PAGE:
Top Menu

Tennessee Report: Number of Babies Born Dependent on Drugs is Higher Than Ever

/By

The number of babies born dependent on drugs their mothers took during pregnancy is predicted to exceed 800 in Tennessee this year, more than even before, according to a new report.

So far this year, Tennessee has had more babies born with symptoms of withdrawal from opioids, known as neonatal abstinence syndrome (NAS), than in all of 2011, NBC News reports. It is the first state to require reporting of NAS. Experts say the state’s experience is indicative of a national problem.

“Our data show the majority of these births involved a mother taking medicine prescribed by a health care provider,” Dr. John Dreyzehner, Tennessee Department of Health Commissioner, said in a statement. “We need improved conversations between women of childbearing age and their doctors about waiting for a safer time and preventing an unintended pregnancy while the mother is in medically necessary treatment and referral to treatment that includes addressing this for women using these powerful drugs illicitly.”

The report found that of mothers delivering drug-dependent newborns so far this year, 42.1 percent used only substances prescribed to them for legitimate treatment, while 20.4 percent used a mix of prescribed and non-prescribed substances, 33.4 percent used substances obtained through illegal sources, and 4 percent were unable to provide the exact source of substances.

Last year, a study published in the Journal of the American Medical Association found that every hour, a baby is born in the United States with symptoms of opioid withdrawal. The study found the number of pregnant women who are addicted to opioids, and the number of infants born with opioid withdrawal symptoms, has jumped in the past decade.

An estimated 13,500 babies are born with withdrawal symptoms each year in the United States. Many babies who experience these symptoms must be hospitalized for weeks. Babies going through opioid withdrawal can have seizures, dehydration, breathing problems, tremors, difficulty feeding and irritability.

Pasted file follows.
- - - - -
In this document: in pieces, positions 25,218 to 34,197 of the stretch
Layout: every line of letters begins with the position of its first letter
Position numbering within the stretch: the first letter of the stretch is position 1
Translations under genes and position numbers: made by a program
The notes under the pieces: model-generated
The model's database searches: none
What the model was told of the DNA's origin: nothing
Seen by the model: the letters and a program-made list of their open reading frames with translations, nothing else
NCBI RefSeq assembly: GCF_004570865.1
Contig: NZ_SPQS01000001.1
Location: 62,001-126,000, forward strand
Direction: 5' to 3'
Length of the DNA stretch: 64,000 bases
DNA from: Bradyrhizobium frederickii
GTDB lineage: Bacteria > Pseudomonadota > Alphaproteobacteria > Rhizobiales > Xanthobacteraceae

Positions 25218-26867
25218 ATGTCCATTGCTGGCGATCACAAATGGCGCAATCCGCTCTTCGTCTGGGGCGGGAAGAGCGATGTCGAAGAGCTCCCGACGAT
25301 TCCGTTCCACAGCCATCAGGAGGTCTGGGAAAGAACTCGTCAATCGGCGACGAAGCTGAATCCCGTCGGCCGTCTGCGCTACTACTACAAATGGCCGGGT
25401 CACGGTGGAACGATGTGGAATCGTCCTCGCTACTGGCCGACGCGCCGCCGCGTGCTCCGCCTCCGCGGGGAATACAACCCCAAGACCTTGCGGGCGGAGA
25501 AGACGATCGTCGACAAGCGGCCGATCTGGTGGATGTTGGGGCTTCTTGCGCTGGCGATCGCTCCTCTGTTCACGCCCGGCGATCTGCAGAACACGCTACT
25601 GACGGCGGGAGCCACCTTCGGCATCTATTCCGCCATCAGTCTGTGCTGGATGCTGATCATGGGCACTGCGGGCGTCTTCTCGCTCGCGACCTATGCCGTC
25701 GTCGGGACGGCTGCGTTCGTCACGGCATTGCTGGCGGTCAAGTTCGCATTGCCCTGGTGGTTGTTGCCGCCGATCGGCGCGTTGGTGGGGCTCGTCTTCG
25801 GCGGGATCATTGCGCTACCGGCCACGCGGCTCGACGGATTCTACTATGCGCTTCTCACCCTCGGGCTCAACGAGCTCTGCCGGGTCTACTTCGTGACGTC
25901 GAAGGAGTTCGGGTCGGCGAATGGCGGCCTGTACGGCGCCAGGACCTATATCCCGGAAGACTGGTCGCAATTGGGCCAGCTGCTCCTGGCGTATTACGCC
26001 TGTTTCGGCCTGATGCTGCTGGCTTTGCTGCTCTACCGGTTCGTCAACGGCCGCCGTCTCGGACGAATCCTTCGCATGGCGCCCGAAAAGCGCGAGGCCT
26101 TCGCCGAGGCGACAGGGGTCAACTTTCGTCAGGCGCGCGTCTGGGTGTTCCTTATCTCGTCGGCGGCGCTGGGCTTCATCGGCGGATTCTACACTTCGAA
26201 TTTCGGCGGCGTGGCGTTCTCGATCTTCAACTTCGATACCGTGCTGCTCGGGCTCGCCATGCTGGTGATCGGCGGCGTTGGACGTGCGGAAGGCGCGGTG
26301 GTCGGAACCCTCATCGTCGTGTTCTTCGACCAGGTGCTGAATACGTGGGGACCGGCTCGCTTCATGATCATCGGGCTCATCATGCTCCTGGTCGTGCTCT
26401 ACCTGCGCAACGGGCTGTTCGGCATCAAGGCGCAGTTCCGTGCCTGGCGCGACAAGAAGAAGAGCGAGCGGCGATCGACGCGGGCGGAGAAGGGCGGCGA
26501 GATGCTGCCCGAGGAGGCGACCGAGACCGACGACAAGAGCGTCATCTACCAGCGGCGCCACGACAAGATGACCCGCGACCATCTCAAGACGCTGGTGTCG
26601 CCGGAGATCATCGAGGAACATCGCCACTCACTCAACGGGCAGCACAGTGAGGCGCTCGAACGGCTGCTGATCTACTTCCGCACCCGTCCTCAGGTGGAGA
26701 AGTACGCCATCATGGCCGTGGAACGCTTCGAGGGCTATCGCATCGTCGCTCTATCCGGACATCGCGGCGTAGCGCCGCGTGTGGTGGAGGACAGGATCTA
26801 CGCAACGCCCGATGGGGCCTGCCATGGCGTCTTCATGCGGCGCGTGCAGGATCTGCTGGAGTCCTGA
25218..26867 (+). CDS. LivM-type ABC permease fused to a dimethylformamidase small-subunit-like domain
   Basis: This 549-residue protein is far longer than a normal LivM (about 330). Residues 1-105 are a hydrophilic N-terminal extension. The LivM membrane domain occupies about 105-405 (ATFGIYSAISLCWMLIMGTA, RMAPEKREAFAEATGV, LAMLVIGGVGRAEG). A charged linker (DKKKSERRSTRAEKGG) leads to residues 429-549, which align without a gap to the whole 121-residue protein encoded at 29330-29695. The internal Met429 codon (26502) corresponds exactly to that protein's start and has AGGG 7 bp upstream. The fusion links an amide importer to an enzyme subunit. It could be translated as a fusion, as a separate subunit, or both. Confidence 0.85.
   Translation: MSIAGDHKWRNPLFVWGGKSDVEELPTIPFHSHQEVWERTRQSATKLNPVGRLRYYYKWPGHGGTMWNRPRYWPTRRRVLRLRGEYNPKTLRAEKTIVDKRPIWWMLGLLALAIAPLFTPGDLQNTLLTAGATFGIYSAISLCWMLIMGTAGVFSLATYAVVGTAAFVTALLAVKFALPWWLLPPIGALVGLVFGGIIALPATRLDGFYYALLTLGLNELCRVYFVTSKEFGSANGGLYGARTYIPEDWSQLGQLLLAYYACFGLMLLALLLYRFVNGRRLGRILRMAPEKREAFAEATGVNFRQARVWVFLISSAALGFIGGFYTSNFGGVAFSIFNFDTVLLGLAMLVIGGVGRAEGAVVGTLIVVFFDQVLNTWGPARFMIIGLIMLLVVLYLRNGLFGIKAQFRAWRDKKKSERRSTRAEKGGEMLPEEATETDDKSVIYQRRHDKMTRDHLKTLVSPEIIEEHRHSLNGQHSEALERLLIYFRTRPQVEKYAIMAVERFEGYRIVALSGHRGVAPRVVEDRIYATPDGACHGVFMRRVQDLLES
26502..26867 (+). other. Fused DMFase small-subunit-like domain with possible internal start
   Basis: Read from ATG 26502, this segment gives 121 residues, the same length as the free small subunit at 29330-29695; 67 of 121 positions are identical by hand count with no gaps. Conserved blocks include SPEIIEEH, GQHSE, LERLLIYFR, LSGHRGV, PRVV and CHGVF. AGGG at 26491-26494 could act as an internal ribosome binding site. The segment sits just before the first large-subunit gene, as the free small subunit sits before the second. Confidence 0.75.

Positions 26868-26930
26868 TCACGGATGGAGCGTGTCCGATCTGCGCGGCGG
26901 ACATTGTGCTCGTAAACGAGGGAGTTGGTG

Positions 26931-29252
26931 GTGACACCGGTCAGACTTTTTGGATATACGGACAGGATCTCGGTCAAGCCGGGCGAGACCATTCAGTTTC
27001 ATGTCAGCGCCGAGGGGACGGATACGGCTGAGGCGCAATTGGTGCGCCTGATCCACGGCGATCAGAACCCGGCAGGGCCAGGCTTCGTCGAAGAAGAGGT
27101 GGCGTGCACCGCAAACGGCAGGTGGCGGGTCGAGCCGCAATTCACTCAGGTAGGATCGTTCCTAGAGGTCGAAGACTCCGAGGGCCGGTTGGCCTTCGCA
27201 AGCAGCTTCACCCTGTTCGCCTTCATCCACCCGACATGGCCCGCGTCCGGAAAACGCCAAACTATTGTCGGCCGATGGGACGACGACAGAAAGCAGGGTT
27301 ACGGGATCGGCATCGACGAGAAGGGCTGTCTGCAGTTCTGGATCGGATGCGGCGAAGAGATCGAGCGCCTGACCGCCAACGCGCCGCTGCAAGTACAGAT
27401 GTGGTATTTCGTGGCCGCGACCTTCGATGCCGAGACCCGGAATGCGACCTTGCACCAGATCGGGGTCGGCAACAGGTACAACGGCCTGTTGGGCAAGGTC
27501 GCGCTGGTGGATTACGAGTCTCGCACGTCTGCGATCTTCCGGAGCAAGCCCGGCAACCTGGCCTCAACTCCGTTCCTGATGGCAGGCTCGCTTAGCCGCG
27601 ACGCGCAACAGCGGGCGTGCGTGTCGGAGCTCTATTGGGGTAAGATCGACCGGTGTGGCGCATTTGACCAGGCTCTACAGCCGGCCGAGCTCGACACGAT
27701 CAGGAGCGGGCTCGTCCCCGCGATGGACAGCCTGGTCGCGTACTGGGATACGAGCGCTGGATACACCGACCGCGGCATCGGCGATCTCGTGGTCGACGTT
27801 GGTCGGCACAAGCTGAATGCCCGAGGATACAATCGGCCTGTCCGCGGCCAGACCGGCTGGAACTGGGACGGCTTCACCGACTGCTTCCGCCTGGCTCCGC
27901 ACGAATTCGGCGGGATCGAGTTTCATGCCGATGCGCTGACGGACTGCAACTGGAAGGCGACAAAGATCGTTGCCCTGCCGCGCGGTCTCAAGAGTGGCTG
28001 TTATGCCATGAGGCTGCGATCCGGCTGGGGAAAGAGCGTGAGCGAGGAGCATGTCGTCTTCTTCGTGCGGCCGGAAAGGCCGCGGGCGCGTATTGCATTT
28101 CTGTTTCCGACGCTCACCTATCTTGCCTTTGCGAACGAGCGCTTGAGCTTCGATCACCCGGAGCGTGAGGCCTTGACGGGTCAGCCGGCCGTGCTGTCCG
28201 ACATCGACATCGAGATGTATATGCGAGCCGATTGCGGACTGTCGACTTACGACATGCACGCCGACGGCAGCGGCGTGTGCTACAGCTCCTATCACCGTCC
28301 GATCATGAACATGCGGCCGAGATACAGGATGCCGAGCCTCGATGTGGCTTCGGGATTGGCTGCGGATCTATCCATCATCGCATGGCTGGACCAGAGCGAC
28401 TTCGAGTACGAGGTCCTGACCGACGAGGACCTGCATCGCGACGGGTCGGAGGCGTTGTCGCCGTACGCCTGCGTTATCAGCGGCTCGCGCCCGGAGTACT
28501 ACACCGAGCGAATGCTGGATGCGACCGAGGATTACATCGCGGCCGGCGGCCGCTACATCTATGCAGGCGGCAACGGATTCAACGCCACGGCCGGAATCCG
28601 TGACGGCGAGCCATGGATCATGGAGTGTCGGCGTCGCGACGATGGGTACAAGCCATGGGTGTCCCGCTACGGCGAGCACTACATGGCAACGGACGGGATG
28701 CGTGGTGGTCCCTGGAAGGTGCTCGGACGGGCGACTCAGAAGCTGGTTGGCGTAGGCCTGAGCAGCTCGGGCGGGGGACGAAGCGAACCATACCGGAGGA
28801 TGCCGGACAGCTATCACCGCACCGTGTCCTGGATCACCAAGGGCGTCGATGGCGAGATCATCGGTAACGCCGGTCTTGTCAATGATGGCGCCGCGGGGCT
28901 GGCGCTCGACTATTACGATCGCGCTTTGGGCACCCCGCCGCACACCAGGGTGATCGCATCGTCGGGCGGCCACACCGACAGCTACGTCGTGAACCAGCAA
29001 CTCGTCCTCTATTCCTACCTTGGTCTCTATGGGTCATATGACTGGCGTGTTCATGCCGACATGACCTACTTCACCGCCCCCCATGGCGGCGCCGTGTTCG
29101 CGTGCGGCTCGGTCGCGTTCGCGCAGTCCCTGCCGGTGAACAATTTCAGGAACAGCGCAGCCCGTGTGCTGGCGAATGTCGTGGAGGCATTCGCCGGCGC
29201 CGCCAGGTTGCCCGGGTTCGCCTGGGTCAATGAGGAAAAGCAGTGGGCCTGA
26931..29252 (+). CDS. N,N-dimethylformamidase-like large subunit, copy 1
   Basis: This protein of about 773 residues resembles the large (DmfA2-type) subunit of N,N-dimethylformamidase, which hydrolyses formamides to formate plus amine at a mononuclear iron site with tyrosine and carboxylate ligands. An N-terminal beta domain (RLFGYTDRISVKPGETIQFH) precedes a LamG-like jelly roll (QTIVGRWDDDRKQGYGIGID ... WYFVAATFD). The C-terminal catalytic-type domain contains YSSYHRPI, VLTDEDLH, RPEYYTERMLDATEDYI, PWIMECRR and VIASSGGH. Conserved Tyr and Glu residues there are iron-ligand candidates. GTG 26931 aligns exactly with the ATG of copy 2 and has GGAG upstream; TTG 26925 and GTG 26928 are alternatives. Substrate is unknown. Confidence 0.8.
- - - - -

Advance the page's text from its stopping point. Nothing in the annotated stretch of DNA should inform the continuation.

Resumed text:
2 Responses to this article

  1. Avatar of J Perretta
    J Perretta / October 15, 2013 at 10:05 am

    Some of the concerns that I have encountered while conducting research for a sales campaign for ABMC drug screen- pregnancy test combination for physcian offices, clinics:

    -Would individual offices be willing to drug test early in pregnancy?
    -Does the state have any regulations or rules on drug testing pregnant women?
    -Do positive results have to be reported to a certain agency (CPS, DSS, etc..)?
    -Is there a difference (legally) between a positive at 3 months or 6 months, or time of delivery?
    -If an addict were pregnant and treated with Buprenorphine or Methadone, would it be easier to wean an infant off of these drugs rather than prescription opiates or heroin?

    Another concern voiced is that “the problem passes” to the final stage- delivery.

  2. Avatar of NAABT
    NAABT / October 14, 2013 at 11:55 am

    Another reason why the FDA should reconsider its decision to approve Probuphine, a six month buprenorphine implant. Over ½ of buprenorphine patients drop out in the first 60 days. The implant would assure 6 months of medication compliance, while greatly reducing the risk of diversion, chance of pediatric exposure, and dosing errors. Plus there are many other reason to approve the implant which can be found here.

Leave a Reply

Please read our comment policy and guidelines before you submit a comment. Your email address will not be published. Thank you for visiting Drugfree.org


+ 6 = nine

Disclaimer:
Reproduction in whole or in part of this publication is strictly prohibited without prior consent. Photographic rights remain the property of Join Together and the Partnership for Drug-Free Kids. For reproduction inquiries, please e-mail jointogether@drugfree.org.